While some research has reported benefits in infants with colic, other evidence is conflicting. A 2018 meta-analysis including data from four double-blind, randomized controlled trials aimed to determine the effects of L. reuteri supplementation on time spent crying or fussing in infants with colic. L. reuteri supplementation reduced time spent crying or fussing compared to placebo, and infants supplemented with L. reuteri were twice as likely to experience treatment success. While these results were statistically significant for breastfed infants, they were not significant in formula-fed infants. The authors concluded that L. reuteri supplementation is effective for breastfed infants with colic, but the evidence is inconclusive for formula-fed infants.
Infections causing diarrhea, including rotavirus, are among the most common ailments affecting children worldwide, prompting many to investigate probiotics' benefits. In one study, researchers administered L. reuteri strains isolated from breast milk to infants between 3 and 36 months of age hospitalized with diarrhea caused by rotavirus and other pathogens. Consumption of L. reuteri at a concentration of 10 billion CFU or 100 billion CFU for up to five days reduced the duration of watery diarrhea. There was no difference between the 10 and 100 billion CFU doses.
In a subsequent study, the authors tested the efficacy of a lower dose of the probiotic in the same population. Compared to a placebo, a dose of 10 million CFU ended watery diarrhea sooner; however, a dose of 10 billion CFU provided an even quicker recovery, leading the authors to conclude that supplementation has a dose-dependent effect.
In a community-based study, investigators fed children a probiotic beverage containing L. reuteri or a control beverage for 14 weeks. The authors reported a reduction in the number of children who developed diarrhea in the probiotic group (77 children out of 120) compared to the control group (90 children out of 119), demonstrating the efficacy of daily probiotic supplementation in preventing childhood diarrhea.
A second study of daily supplementation confirmed these results. Researchers administered a probiotic supplement containing 100 million CFU of L. reuteri DSM 17938 to children aged 3 to 36 months for three months with an additional three-month follow-up. Supplementation with the probiotic significantly reduced the number of diarrhea and respiratory illness cases after three months of supplementation. This effect persisted for a further three months following the end of supplementation, establishing a long-lasting effect on the body. The authors also reported a significant reduction in doctor visits, antibiotic use, absenteeism from school, and parental absenteeism from work.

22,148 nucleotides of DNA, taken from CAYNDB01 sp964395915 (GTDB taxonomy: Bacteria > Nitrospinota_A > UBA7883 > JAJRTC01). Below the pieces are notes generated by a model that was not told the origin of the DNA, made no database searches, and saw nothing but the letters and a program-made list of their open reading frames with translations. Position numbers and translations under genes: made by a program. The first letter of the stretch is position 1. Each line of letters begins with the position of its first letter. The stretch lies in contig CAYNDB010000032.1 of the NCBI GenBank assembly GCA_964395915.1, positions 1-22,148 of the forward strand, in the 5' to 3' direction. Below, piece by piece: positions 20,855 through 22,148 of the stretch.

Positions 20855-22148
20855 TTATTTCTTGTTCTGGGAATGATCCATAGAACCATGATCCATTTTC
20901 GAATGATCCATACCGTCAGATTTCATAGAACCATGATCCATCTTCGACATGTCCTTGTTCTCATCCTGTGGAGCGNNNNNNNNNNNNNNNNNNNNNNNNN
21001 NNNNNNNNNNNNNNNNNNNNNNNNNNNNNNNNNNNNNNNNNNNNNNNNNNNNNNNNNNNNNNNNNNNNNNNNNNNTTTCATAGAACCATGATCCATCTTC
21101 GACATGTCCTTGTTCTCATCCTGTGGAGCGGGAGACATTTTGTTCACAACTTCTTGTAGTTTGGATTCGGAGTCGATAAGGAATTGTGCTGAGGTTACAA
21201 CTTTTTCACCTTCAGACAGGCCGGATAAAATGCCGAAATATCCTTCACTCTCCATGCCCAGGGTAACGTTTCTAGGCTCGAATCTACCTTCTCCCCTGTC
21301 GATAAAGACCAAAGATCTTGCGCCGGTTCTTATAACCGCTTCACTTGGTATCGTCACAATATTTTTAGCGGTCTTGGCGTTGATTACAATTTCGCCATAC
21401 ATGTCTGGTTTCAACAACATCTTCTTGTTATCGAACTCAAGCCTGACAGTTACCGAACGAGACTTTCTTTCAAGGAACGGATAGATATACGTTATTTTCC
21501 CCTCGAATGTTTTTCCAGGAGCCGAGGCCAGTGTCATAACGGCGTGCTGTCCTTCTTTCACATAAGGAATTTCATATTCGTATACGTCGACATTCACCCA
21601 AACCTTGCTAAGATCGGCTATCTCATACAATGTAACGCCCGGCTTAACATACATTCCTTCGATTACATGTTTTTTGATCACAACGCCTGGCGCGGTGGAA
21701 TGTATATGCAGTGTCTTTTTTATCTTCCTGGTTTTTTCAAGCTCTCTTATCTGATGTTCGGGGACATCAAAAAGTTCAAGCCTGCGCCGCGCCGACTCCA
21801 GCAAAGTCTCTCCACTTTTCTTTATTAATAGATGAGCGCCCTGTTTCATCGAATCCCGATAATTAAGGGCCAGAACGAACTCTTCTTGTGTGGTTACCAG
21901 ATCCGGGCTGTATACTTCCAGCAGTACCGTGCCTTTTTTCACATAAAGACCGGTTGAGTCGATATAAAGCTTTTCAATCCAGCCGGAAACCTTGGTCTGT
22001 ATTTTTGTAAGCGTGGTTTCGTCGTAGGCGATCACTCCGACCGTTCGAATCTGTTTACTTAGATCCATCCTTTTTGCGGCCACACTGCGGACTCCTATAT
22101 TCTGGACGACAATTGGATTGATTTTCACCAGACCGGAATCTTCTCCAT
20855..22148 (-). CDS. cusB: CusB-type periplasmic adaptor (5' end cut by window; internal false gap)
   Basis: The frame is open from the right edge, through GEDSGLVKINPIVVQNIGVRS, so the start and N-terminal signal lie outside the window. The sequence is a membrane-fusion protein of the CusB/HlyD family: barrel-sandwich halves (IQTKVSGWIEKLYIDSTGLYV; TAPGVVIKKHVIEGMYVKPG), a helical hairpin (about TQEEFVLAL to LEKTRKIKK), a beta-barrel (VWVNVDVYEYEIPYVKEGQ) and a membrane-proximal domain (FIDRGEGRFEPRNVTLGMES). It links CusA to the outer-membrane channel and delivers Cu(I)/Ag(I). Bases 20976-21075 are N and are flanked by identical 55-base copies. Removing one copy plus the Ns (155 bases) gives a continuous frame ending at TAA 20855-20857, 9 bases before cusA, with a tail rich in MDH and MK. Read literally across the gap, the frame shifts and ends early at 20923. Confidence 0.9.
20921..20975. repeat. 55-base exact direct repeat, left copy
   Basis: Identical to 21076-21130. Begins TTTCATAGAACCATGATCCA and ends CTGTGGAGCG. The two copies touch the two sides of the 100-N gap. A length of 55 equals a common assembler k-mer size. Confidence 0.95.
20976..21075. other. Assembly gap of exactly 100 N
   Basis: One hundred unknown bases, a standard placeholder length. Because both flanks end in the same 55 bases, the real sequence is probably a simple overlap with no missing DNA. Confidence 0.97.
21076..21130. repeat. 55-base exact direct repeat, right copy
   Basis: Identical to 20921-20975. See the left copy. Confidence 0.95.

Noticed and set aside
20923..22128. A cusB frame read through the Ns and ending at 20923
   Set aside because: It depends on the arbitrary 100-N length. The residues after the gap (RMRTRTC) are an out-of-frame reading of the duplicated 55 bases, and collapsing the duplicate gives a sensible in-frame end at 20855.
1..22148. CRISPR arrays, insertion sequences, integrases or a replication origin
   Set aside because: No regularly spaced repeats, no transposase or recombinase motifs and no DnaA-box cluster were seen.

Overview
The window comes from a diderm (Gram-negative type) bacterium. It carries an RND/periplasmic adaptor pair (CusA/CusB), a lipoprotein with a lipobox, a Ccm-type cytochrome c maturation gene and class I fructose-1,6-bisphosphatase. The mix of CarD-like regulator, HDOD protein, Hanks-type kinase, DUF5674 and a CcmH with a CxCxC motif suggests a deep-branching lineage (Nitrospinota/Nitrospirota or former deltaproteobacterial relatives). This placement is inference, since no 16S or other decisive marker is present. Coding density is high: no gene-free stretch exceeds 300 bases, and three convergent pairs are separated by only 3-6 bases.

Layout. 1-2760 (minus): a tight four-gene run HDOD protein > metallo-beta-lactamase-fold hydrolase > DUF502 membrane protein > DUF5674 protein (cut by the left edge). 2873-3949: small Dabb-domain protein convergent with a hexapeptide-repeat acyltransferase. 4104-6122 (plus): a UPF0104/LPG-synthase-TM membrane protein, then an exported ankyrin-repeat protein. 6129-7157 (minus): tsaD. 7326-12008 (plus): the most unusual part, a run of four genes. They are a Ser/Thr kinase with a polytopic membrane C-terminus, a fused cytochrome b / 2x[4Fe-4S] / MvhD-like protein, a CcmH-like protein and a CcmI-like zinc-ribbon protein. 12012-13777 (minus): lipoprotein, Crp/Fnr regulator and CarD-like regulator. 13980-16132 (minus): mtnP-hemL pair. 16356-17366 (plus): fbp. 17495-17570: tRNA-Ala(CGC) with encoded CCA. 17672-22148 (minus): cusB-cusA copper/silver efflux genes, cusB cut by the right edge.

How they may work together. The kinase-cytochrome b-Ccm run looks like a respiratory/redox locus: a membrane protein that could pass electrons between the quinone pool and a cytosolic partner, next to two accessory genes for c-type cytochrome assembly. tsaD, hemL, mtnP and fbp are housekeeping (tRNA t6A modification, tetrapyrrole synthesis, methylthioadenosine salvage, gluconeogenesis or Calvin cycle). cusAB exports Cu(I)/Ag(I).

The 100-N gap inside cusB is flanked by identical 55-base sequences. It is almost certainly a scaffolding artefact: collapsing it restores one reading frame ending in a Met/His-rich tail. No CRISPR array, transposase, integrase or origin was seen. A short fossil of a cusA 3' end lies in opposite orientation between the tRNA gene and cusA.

A later review of eight randomized controlled trials confirmed that L. reuteri supplementation reduces diarrhea duration and prevents community-acquired diarrheal illness.
Lactobacillus reuteri has demonstrated a plethora of unique biological effects across a wide range of clinical and non-clinical research that seemingly converge on a few fundamental mechanisms, including strengthening the gut barrier and immune system, improving metabolism, and protecting infants from digestive diseases, among others. In future research, probiotic supplementation may be guided by more advanced algorithms that can tailor treatments to individuals. These cocktails of probiotics and prebiotics may eradicate specific harmful species while encouraging helpful bacteria to grow. L. reuteri is an interesting microbe, not only for its discrete effects shown across a wide variety of studies but also due to its growing popularity for home-based culturing yogurt.
Q: What dosage and strain of L. reuteri are the most likely to exhibit effects in humans?
A: Because research into the use of probiotics is still relatively new, there are no established clinical dosage recommendations for L. reuteri or most other probiotics. Please see this page's summary chart of dosages and effects (below).
Q: Are the probiotic supplements at the store viable?
A: Because most probiotic supplements are sold at room temperature, many consumers worry that the bacteria have died before they have purchased the supplement. Because probiotic supplements are unregulated in the United States, it is often impossible to ensure their quality. There is also a need for more research investigating the stability of probiotics at room temperature. One study found that Lactobacillus and Bifidobacterium species used as probiotics maintain their viability at room temperature if adequately dehydrated during processing.
Table 1. Summary of dosages of Lactobacillus reuteri and correspondent effects on health
Table 1. Summary of dosages of Lactobacillus reuteri and correspondent effects on health